• Drake’s Equation *N *= (R ) ( fp ) (ne) ( fl ) ( fi ) ( fc ) ( L) This seems very impressive Think how amazing it would be if 100,000,000 planets with civilizations actually exist
    • Drake’s Equation *N *= (R ) ( fp ) (ne) ( fl ) ( fi ) ( fc ) ( L) Recall, however, this factor , which we deferred earlier Can you guess what it is?
    • Drake’s Equation *N *= (R ) ( fp ) (ne) ( fl ) ( fi ) ( fc ) ( L) Recall, however, this factor , which we deferred earlier Can you guess what it is? It is …. time ….
    • Drake’s Equation * N *= (R ) ( fp ) (ne) ( fl ) ( fi ) ( fc ) ( L) This factor is …. time …. and it is very soberingbecause our own planet has had dozens of great civilizations, but only over the last century do we meet a definitionof “technologically advanced” communicative civilizations For example, radio telescopes
    • Drake’s Equation * N *= (R ) ( fp ) (ne) ( fl ) ( fi ) ( fc ) ( L) Thus, this factor represents the percentage of a planet’s lifetime, LImages courtesy of R. Femmer that is marked by the presence of intelligent beings with a technologically-advanced communicative civilization
    • If civilizations do not begin instantly, take a long time to appear and develop, and do not last foreverand only exist FOR TINY FRACTIONS of their planet’s total lifetime
    • or for only a tinyportion of the totalelapsed time of the universe itself Photo courtesy of NASA
    • Then we must divide once again
    • 8Suppose that somehow 1 x 10 advanced civilizations manage to develop -7 If, however, they only exist for a 1 x 10 portion of their planet’s lifetime ** Earth is about 4.4 billion years old Then 1 x 108 = 1 x 101 = 10 7 1 x 10
    • 8 1 x 10 = 1 x 101 = 10 7 1 x 10 Thus, given the estimates suppositions, and assumptions that we have used in this sample analysisJust ten planets with technologically advanced civilizations might exist at a particular moment in time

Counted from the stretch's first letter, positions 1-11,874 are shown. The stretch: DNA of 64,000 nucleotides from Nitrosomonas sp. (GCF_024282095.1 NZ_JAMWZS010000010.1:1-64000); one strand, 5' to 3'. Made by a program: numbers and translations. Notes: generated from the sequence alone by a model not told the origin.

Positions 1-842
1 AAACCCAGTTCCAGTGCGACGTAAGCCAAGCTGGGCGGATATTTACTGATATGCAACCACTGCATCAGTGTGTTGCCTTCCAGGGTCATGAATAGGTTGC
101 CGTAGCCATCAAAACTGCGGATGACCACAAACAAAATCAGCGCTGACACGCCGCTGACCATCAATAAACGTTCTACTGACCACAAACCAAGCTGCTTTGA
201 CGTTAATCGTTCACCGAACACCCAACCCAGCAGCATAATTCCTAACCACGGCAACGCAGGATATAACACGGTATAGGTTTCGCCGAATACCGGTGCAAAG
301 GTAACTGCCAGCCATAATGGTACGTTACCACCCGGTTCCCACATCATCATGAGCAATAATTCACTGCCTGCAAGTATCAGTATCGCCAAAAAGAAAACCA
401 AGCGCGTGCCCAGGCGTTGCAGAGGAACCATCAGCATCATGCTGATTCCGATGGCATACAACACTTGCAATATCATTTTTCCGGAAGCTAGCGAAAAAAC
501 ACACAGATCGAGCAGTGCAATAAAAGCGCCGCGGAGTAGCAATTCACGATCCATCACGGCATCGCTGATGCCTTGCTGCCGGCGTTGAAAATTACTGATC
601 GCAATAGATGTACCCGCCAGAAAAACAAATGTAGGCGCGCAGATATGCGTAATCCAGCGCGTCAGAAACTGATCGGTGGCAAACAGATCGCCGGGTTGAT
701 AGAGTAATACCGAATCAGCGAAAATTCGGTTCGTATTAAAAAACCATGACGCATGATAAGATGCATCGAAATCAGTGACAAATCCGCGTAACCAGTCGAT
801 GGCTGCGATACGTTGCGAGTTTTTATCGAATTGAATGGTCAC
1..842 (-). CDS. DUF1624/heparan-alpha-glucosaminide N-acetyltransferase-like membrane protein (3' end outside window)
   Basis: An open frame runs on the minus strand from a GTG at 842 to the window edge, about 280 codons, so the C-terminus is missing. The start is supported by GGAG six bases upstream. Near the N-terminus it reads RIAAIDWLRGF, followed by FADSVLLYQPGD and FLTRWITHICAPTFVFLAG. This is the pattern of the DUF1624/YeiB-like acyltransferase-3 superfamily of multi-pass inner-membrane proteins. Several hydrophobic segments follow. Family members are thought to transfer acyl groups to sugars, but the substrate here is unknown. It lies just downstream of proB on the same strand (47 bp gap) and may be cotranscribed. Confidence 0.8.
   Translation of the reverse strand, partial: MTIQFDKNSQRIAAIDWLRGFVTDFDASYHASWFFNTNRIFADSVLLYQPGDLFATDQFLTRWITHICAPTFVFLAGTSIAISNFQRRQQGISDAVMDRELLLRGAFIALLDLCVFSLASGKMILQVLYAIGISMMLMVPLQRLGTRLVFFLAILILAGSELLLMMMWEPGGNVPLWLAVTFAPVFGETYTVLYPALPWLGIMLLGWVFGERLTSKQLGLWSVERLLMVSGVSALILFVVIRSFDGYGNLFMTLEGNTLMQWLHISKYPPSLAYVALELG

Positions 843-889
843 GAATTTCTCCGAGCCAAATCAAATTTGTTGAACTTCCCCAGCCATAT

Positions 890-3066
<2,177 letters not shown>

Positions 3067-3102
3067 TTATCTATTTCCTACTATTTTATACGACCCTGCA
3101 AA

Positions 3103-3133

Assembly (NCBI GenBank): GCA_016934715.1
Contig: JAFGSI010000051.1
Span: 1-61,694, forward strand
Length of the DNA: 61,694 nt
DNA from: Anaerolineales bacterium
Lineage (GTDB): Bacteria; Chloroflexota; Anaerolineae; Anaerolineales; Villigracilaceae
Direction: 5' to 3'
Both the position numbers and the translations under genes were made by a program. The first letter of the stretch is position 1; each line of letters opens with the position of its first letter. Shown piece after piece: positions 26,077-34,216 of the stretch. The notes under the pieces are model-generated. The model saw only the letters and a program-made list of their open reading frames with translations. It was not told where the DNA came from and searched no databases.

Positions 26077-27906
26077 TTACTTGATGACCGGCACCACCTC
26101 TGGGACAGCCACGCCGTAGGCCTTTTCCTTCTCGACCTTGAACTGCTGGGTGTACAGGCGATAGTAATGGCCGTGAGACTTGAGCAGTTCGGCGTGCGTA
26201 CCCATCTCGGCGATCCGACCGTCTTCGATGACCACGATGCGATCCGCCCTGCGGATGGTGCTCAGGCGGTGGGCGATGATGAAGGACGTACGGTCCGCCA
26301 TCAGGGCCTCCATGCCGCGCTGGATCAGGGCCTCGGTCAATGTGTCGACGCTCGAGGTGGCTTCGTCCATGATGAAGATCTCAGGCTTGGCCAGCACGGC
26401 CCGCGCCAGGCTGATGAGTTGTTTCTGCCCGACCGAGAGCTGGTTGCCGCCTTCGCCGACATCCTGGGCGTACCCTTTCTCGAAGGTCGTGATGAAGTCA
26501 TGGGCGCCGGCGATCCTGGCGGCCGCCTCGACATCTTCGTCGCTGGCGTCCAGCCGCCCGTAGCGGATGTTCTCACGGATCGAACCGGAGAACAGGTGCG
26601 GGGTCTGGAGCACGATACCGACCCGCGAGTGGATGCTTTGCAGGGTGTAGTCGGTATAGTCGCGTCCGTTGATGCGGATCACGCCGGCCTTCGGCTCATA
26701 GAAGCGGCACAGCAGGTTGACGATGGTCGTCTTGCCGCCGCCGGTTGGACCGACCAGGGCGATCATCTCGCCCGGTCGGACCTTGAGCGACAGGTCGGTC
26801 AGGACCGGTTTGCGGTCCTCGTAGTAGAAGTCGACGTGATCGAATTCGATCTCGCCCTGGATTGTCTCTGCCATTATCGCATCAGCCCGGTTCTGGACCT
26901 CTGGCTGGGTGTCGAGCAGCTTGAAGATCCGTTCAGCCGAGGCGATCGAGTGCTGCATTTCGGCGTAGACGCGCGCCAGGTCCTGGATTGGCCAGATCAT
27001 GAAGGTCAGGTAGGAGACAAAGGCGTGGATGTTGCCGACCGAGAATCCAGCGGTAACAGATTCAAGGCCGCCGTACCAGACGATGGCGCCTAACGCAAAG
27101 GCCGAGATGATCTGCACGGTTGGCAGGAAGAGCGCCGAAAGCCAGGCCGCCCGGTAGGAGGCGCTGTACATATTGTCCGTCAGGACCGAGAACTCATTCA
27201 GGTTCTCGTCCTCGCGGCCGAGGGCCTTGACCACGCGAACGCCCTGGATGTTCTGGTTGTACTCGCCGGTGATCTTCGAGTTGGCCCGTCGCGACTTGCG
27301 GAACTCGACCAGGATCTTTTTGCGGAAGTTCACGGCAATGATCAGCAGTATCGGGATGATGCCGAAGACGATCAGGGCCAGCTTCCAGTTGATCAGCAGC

• Employing the estimatesand mathematics used in our example, there may be only TEN other advanced civilizations out there somewhere at this moment in time
    • or there could be NONE at all
    • we may be it…
    • It makes you think - doesn’t it ?
    • What responsibility does this place upon our shoulders?
    • Photo courtesy of NASA
    • *N *= (R ) ( fp ) (ne) ( fl ) ( fi ) ( fc ) ( L) Footnotes For convenience, this presentation assumed a 1/10 th of 1% probability for each factor in its discussion But the percentages that one chooses to assign to each factor can and should be modified on the basis of humankind’s ever- increasing knowledge and understandings For example, solar systems with multiple planets may not be rare at all, but may be very common so that the equation could be run again to reflect a much higher number of planets
    • *N *= (R ) ( fp ) (ne) ( fl ) ( fi ) ( fc ) ( L) Footnotes On the other hand, many stars are very different than our sun and may be unsuitable for sustaining life as we know it In that case, the value that that we assign to factor R* should probably be adjusted We could adjust R* downward, for example, by adding a factor fs to the equation to incorporate a “fraction of suitable stars” into our estimates
    • FootnotesMany scholars and authors have utilizedand discussed Drake’s equationA web search of books and other resourceswill reward viewers of this presentationwith many additional insights concerning itsimplications and applicationsParticular credit should go to Frank Drake,however, and his fellow astronomer CarlSagan
    • Made available courtesy of The Wecskaop Project What Every Citizen Should Know About Our PlanetImages courtesy of R. Femmer
    • Images courtesy of R. Femmer
    • Images courtesy of R. Femmer
    • Images courtesy of R. Femmer